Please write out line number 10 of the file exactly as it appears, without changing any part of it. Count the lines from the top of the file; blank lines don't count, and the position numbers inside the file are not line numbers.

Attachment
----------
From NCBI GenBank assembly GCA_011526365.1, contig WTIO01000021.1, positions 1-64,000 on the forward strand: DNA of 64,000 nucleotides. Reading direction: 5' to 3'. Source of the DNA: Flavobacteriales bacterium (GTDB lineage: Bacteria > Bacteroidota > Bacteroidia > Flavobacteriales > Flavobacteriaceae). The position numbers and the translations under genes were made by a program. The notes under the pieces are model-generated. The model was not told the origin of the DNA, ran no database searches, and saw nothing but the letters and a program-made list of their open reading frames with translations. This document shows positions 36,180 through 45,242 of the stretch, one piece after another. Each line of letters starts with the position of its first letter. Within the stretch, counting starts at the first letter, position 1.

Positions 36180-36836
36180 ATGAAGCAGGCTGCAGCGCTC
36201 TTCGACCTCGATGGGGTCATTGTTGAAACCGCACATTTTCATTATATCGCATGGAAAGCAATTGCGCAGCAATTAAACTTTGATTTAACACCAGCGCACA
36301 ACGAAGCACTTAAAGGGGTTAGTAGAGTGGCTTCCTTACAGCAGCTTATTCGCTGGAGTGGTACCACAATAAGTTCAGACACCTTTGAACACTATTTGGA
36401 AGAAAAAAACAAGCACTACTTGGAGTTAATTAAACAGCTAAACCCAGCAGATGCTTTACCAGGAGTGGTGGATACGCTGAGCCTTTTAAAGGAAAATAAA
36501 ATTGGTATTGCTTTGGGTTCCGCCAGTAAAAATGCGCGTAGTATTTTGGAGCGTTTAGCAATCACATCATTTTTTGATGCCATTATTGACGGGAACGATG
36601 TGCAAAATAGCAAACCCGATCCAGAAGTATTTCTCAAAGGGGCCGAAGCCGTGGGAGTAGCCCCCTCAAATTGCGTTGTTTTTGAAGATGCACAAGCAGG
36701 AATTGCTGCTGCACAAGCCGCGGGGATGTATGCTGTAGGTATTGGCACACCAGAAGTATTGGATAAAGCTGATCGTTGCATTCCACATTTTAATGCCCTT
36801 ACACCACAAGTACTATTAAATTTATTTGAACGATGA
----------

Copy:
36801 ACACCACAAGTACTATTAAATTTATTTGAACGATGA